Issue 55 Uncrewed Systems Technology Apr/May 2024 Sellafield’s UAV equipment l Applied EV Blanc Robot l Battery tech l Robotican’s Goshawk l UGVs l UAVHE RW1 rotary l Roboat UVD l Autopilots l Arkeocean UVD l UMEX 2024 l CycloTech UVD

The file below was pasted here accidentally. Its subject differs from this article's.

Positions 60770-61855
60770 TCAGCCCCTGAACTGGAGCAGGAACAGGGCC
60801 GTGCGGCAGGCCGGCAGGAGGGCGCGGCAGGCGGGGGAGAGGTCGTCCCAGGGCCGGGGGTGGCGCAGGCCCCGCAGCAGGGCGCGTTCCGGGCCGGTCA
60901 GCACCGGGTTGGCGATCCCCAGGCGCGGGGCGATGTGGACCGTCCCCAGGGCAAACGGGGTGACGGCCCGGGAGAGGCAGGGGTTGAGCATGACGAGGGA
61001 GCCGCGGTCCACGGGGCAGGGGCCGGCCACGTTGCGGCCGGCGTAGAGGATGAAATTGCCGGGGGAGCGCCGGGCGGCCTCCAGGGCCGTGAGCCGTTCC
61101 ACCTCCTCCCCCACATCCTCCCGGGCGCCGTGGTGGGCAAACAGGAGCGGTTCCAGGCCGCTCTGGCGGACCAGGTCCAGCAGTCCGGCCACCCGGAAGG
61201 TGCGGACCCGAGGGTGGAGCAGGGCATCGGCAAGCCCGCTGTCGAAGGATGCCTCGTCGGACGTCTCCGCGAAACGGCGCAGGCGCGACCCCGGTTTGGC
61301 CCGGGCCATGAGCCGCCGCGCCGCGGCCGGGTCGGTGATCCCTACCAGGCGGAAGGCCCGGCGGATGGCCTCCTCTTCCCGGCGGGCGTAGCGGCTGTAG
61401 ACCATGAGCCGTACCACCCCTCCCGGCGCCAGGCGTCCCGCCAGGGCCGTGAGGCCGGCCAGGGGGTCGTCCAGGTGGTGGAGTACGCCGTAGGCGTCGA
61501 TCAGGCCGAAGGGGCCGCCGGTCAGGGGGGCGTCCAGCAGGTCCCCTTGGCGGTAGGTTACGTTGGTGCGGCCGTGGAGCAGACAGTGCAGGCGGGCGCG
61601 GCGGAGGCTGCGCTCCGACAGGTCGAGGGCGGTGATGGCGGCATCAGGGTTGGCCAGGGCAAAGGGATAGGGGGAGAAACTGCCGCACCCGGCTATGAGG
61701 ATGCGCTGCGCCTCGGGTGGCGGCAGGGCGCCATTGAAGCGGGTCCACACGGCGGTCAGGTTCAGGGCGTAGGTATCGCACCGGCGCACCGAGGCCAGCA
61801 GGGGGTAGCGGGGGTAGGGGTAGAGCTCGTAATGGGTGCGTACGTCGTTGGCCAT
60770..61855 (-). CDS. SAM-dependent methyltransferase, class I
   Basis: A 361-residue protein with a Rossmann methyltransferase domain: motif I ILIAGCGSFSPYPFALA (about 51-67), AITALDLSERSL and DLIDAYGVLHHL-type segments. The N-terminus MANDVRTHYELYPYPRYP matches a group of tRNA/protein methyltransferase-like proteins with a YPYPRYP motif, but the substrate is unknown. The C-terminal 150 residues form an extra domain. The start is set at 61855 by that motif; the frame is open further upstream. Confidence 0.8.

14 Platform one Rollable perovskite photovoltaic (PV) solar cells are being tested in orbit to provide power for satellites and autonomous space systems (writes Nick Flaherty). Australia’s national science agency, CSIRO, has successfully launched the rollable, printed PV cells into space aboard Australia’s largest private satellite, Optimus-1, on Space X’s Transporter-10 mission. Working with Space Machines, the mission aims to explore the potential of printed, flexible solar cells as a reliable energy source for future space projects. These modules use a unique approach, where the cells are deployed with ribbons of titanium-nickel, a shape-memory alloy (SMA) that unrolls when it warms up. The flexible cells are less than a micron thick, the result of using a printed layer of metal halide perovskite material, rather than silicon or gallium arsenide (GaAs) on a plastic substrate with a thickness of 125 μm. This can reduce the manufacturing costs for a solar cell with a rollable form factor, with lower stowed volumes and a specific power that is 10 times greater than commercial, triple-junction GaAs solar cells, which are commonly used for space applications that have a specific power of under 0.5 W/g. This comes from using the lighter, thinner substrate and perovskite PV material, which has an energy conversion ratio of above 10%. The trained SMA produces a thermal activation force such that a 20 to 30 mm-wide SMA ribbon is sufficient to roll out a flexible, 300 mm-wide solarcell module on a 125 μm-thick plastic substrate. Less SMA material is required for the thinner substrates. The cells have shown a tolerance to high-energy proton (14 MeV) and electron (>1 MeV) radiation in the laboratory that is comparable with, or superior to, equivalent glass-based solar cells, and they are significantly less dependent on the angle-of-incidence of the light than GaAs cells. In-situ testing is providing information on the performance of the various types of perovskite cells as they orbit the planet. “Based on our research, we expect our printed, flexible solar cells will stand up to the effects of cosmic electron and gamma radiation, which can compromise the performance and integrity of traditional solar cells,” said Dr Anthony Chesman, renewable energy systems group leader at CSIRO. “We are also confident that these cells will outperform traditional cells in cases where sunlight hits them at non-optimal angles.” PV solar cells Space tests for rollable solar cells “CSIRO’s printed, flexible solar cells could provide a reliable, lightweight energy solution for future space operations and exploration,” said CSIRO’s space program director, Dr Kimberley Clayfield. “If the space-flight test reveals similar performance as we’ve shown in the lab, this technology offers significant advantages over traditional, silicon-based solar.” Eight mini-modules using two different printed, flexible solar cells made by CSIRO were attached to the surface of Optimus-1 to test performance in orbit, where temperatures vary from -80 C in the dark to +130 C in the light. April/May 2024 | Uncrewed Systems Technology Dr Anthony Chesman, renewable energy systems group leader at CSIRO